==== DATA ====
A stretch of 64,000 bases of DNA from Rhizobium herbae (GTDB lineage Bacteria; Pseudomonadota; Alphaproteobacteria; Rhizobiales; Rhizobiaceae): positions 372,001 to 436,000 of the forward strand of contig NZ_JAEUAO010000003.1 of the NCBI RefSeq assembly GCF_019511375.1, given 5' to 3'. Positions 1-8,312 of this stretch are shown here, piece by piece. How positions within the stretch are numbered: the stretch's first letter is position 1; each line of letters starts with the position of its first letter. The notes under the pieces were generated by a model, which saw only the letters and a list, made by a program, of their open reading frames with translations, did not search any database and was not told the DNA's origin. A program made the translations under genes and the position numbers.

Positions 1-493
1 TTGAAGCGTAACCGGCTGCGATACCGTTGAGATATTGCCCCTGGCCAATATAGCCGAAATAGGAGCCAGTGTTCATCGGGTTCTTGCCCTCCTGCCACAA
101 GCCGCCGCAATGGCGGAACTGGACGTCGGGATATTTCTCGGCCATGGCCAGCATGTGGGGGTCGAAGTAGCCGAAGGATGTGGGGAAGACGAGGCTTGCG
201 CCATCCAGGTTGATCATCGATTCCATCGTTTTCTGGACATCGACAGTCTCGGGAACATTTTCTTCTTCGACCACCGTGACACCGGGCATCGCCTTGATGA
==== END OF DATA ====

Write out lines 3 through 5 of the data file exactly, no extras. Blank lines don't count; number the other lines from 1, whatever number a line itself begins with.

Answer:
1 TTGAAGCGTAACCGGCTGCGATACCGTTGAGATATTGCCCCTGGCCAATATAGCCGAAATAGGAGCCAGTGTTCATCGGGTTCTTGCCCTCCTGCCACAA
101 GCCGCCGCAATGGCGGAACTGGACGTCGGGATATTTCTCGGCCATGGCCAGCATGTGGGGGTCGAAGTAGCCGAAGGATGTGGGGAAGACGAGGCTTGCG
201 CCATCCAGGTTGATCATCGATTCCATCGTTTTCTGGACATCGACAGTCTCGGGAACATTTTCTTCTTCGACCACCGTGACACCGGGCATCGCCTTGATGA